Kids Summer Reading Recommends

I love reading to my kids. As a new parent I did it because everyone told me that’s what I should be doing. So even when my youngest couldn’t sit still until she was five (or six), I continued to read (with high levels of frustration). Now, years into it, we’re all quite addicted to our nightly routine. As a lover of books, I treasure our tradition of reading together nearly every night. It’s the one time of day we all just stop and savor the simple joy of words.

My girls are now ages 7 and 10 and will likely soon lose interest in my reading to them. They’ll want privacy, they’ll shut the door and beg me to please stop talking to them in character voices (I loved reading Harry Potter in an English accent replete with voices for Dumbledore, McGonagall and Hagrid…). So, alas, I’m enjoying it while it lasts.

Now that summer is here, we plan to blow through many books, ones I’ll read to/with them, and ones they’ll read on their own. I thought I’d share some of our favorites over the years, while avoiding the obvious ones (Harry Potter, Wind in the Willows, Little House, etc). I find the recommended ages really depend on your reader – some kids are earlier than others, some are later. Either way, whenever you stumble upon them…we hope you enjoy these as much as we did!

Please share your favorites in our Comments Section!!!

Reading Tip

Despite being an Amazon Prime member for years, I found out last week I’ve been missing out on a key feature of the Prime Membership. I hope you can benefit from this tip as well! Amazon Prime Reading

  • Enjoy more than a thousand (yes, more than a thousand) novels, magazines, children’s books, and more – FREE on any device – with Prime reading.
  • Choose one of Amazon’s six Kindle First books to download for free each month BEFORE they’re released to the public at full price.

You’re welcome. 🙂

Amazon Prime Reading

Our Favorite Books

(Books for kids age 3 – tween, sorted by age)

Note: Regarding the chapter books for kids 7+, it very much depends on the reader
at this level, and also on parents’ preferences for confronting certain subject matter

Cheery persistence wears down a curmudgeonly bear in a wry comedy of manners that ends in a most unlikely friendship. Bear is quite sure he doesn’t like visitors. He even has a sign. So when a mouse taps on his door one day, Bear tells him to leave. But when Bear goes to the cupboard to get a bowl, there is the mouse — small and gray and bright-eyed. In this slapstick tale that begs to be read aloud, all Bear wants is to eat his breakfast in peace, but the mouse just won’t go away! (Ages 3 – 6)
Gerald the tall giraffe would love to join in with the other animals at the Jungle Dance, but everyone knows that giraffes can’t dance…or can they? A funny, touching and triumphant picture book story about a giraffe who finds his own tune and confidence too. There’s also a simple moral about tolerance and daring to be different. (Ages 3 – 6)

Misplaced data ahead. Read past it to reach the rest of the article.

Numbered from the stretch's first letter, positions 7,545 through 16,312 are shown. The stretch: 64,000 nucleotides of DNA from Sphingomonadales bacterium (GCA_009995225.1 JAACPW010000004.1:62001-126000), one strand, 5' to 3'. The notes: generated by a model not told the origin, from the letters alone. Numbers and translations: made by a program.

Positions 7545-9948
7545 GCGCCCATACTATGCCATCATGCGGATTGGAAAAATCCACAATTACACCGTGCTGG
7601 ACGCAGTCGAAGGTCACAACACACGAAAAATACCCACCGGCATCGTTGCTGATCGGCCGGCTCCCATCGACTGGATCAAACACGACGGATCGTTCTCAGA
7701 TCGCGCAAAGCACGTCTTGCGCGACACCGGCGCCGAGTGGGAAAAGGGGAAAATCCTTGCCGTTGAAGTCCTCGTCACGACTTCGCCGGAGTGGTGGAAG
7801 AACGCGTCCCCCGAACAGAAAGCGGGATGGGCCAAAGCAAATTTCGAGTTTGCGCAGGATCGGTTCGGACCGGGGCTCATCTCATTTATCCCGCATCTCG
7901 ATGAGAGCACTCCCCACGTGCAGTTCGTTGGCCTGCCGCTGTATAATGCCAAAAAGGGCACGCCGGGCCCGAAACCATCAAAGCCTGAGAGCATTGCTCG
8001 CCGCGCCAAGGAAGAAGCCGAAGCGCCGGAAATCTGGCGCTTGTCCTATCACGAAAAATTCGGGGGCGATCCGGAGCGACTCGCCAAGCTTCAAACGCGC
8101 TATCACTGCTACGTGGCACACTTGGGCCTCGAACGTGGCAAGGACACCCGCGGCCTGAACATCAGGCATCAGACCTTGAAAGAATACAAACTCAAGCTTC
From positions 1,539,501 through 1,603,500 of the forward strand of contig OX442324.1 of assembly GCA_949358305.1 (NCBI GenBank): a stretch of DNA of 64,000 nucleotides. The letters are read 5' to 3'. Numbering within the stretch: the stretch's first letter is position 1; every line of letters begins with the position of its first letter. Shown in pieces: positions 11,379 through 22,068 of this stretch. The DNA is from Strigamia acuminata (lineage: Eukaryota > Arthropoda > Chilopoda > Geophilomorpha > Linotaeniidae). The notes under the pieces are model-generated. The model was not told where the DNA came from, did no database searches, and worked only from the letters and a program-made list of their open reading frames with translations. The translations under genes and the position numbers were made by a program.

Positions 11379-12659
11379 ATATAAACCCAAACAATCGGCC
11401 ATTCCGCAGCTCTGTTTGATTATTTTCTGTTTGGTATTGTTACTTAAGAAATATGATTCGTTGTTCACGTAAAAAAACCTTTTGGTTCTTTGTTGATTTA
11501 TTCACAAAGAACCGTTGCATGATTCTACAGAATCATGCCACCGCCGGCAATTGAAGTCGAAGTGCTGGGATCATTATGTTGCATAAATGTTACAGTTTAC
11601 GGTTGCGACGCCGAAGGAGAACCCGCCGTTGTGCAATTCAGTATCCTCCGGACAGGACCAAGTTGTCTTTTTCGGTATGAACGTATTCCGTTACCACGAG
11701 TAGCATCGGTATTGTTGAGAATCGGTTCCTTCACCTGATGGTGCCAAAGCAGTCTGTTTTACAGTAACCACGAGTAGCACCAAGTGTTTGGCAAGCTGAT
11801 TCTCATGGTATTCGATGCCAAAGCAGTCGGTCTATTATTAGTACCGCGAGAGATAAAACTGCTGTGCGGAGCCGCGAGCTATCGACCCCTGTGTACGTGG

Julia Donaldson is one of our all-time favorite kids authors. We’re recommending this one but honestly, anything you can find of hers you will love!

When a tiny snail meets a humpback whale, the two travel together to far-off lands. It’s a dream come true for the snail, who has never left home before. But when the whale swims too close to shore, will the snail be able to save her new friend? (Ages 3 – 6)

The witch and her cat are happily flying through the sky on a broomstick when the wind picks up and blows away the witch’s hat, then her bow, and then her wand!  Luckily, three helpful animals find the missing items, and all they want in return is a ride on the broom.  But is there room on the broom for so many friends?  And when disaster strikes, will they be able to save the witch from a hungry dragon? (Another one by Julia Donaldson – I couldn’t help myself.) (Ages 3 – 6)
When Strega Nona leaves him alone with her magic pasta pot, Big Anthony is determined to show the townspeople how it works in this classic Caldecott Honor book from Tomie dePaola. Strega Nona—”Grandma Witch”—is the source for potions, cures, magic, and comfort in her Calabrian town. Her magical pasta pot is especially intriguing to hungry Big Anthony. He is supposed to look after her house and tend her garden but one day, when she goes over the mountain to visit Strega Amelia, Big Anthony recites the magic verse over the pasta pot, with disastrous results. (Ages 3 – 6)
Ernest, a bear, and Celestine, a mouse, live together and go on heartwarming adventures. This is one in a series (that is originally French), that is an older book but so memorable. My kids still talk about it and recently we watched the movie, that was wonderfully done. (Ages 5 – 8)